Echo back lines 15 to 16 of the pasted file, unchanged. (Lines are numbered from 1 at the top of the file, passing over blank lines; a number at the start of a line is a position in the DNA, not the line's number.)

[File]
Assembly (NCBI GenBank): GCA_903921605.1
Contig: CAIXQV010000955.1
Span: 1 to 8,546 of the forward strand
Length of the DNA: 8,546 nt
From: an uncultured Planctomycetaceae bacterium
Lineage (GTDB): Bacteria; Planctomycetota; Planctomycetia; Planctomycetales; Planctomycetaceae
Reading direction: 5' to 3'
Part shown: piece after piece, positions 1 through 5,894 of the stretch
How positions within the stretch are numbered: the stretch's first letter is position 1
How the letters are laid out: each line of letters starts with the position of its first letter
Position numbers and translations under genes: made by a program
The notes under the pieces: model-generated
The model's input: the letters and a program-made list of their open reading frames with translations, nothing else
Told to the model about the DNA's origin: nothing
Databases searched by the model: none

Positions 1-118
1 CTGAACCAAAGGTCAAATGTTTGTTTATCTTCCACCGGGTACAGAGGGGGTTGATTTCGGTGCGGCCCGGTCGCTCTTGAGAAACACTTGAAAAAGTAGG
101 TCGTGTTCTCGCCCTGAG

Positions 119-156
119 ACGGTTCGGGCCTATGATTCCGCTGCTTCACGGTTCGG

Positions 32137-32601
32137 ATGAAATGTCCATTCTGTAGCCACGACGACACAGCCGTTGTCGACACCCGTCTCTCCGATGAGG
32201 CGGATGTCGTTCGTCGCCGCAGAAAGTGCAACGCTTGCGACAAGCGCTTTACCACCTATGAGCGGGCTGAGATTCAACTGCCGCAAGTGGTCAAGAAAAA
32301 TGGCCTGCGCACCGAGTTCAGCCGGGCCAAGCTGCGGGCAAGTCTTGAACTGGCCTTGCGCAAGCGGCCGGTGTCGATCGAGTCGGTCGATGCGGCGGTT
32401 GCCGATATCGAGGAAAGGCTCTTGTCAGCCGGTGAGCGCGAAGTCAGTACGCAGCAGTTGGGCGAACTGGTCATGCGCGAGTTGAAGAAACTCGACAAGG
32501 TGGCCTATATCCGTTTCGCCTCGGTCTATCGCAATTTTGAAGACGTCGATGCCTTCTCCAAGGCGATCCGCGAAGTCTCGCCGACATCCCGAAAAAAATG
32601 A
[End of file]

Databases searched by the model: none

Positions 1-118